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Mentally ill inmates brutally tortured in Michigan women's prison

A report by Michigan's ACLU indicates that prisoners were deprived of food and water and were "hog-tied"


Joanna Rothkopf
September 9, 2014 6:46PM (UTC)

Mentally ill inmates at the Women's Huron Valley Correctional facility were starved, denied water, hog-tied while naked for hours, tased and left to lie in their own feces, according to a letter from the American Civil Liberties Union of Michigan.

One inmate reported that she pleaded with a guard to help a mentally ill prisoner who, while naked, had her hands and feet cuffed together behind her back. The guard reportedly said that the prisoner would remain in that position for at least two hours because she hadn't yet learned how to "behave."

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The ACLU also objected to the use of solitary confinement for mentally ill prisoners, after learning that an average of 44 prisoners with either serious mental illness or developmental disorders were being held in solitary cells.

The violations described in the letter are grotesque even as a set of isolated incidents. Unfortunately, prisons across the country have come up short regarding the treatment of mentally ill inmates.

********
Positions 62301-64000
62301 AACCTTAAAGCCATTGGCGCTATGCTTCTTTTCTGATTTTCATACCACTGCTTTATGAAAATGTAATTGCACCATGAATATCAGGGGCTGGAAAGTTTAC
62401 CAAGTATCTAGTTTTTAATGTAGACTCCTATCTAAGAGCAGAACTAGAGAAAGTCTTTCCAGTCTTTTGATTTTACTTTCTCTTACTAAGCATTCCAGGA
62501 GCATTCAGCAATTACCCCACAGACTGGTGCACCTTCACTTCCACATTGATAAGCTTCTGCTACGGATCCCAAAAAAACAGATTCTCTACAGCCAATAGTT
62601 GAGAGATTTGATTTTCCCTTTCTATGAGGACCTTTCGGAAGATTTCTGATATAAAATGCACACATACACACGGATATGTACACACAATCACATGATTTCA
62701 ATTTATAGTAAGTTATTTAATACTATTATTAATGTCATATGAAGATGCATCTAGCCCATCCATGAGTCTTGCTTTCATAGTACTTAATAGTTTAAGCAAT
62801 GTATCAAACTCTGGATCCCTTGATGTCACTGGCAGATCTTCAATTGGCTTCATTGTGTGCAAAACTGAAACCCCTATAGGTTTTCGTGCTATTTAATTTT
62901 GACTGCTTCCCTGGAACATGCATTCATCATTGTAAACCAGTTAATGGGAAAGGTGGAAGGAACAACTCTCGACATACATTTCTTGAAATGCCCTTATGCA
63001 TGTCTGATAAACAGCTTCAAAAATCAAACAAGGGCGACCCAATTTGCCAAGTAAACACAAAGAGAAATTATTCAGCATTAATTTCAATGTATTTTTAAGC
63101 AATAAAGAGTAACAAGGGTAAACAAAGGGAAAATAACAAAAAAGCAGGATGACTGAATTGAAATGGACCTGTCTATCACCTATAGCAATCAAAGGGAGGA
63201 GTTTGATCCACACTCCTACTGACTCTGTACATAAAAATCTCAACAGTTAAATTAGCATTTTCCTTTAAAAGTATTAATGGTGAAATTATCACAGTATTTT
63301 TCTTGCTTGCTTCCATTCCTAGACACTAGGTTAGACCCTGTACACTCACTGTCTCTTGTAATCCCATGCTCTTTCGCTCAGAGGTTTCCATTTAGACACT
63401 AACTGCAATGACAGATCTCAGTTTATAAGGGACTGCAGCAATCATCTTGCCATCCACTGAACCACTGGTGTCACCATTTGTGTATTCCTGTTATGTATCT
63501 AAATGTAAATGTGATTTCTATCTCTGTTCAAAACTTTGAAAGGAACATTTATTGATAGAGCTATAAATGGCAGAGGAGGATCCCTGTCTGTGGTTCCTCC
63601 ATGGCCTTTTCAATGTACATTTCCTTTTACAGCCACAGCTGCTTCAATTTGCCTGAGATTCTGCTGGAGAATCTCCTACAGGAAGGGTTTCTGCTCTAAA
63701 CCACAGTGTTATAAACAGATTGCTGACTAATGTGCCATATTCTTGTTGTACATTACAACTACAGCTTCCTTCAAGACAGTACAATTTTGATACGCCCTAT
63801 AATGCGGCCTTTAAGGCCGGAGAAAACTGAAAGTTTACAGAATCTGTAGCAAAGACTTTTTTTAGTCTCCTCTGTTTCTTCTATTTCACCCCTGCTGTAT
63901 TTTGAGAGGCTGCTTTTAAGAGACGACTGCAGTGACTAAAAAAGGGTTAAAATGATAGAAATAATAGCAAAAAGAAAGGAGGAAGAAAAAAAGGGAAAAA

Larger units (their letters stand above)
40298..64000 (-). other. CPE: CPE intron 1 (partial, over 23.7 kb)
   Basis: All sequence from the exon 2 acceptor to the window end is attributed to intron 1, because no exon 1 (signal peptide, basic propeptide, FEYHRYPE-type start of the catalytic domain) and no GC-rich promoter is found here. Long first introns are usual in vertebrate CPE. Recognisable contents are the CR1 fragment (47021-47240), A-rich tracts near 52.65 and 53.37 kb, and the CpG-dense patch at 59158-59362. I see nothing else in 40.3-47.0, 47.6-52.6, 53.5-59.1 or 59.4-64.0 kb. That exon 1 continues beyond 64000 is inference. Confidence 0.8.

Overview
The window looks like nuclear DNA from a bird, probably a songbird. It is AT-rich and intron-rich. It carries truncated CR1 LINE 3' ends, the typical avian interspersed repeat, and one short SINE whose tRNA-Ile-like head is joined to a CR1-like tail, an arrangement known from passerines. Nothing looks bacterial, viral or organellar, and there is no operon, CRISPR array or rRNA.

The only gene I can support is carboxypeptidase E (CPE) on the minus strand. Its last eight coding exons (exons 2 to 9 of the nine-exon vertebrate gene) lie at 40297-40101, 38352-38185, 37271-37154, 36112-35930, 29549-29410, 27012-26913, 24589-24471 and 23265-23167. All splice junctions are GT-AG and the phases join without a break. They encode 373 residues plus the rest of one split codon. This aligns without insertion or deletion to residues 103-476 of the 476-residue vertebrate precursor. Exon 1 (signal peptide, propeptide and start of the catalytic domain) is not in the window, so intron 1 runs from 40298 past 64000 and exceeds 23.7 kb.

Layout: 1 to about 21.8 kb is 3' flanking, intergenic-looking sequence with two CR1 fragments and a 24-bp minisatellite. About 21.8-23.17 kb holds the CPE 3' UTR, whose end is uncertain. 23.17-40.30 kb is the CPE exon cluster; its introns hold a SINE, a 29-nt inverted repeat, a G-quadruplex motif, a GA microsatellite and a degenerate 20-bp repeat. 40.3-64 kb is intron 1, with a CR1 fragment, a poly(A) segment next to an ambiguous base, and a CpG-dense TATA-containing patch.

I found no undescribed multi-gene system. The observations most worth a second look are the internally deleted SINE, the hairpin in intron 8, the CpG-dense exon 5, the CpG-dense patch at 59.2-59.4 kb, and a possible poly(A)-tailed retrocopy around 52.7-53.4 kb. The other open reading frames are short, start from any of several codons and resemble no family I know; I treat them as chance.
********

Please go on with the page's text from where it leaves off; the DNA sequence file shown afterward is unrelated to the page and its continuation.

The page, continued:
ThinkProgress reports:

These allegations represent extreme treatment of mentally ill individuals placed in solitary confinement. But even solitary confinement itself, in which inmates are frequently held in a windowless cell alone for 23 hours a day, is a drastic and traumatic treatment that has been called a “living death” and has been deemed cruel and unusual punishment when applied to mentally ill individuals by several courts and the Justice Department. One federal judge described placing individuals with mental illness in confinement as the “mental equivalent of putting an asthmatic in a place with little air to breathe.” And the Mental Health Association of Michigan said the treatment “punishes people for having a brain disorder, and then exacerbates their conditions by creating an environment that is totally inconsistent with effective therapy.”

Mentally ill inmates are vulnerable to particular abuse throughout the criminal justice system, as prisons increasingly become de facto asylums. Prison discipline frequently punishes inmates with mental illness for behavior that is typical of their disorder, which can have the adverse impact of making their condition worse.

According to the National Association of Mental Illness, up to 40 percent of all Americans with mental illness will go through the criminal justice system, and most will be charged with nonviolent crimes, with treatment being the best way to reduce recidivism. Still, the prison system remains starved of resources, with many outsourcing healthcare to private distributors known for negligence and corruption.


Joanna Rothkopf

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Mental Illness Prison Torture

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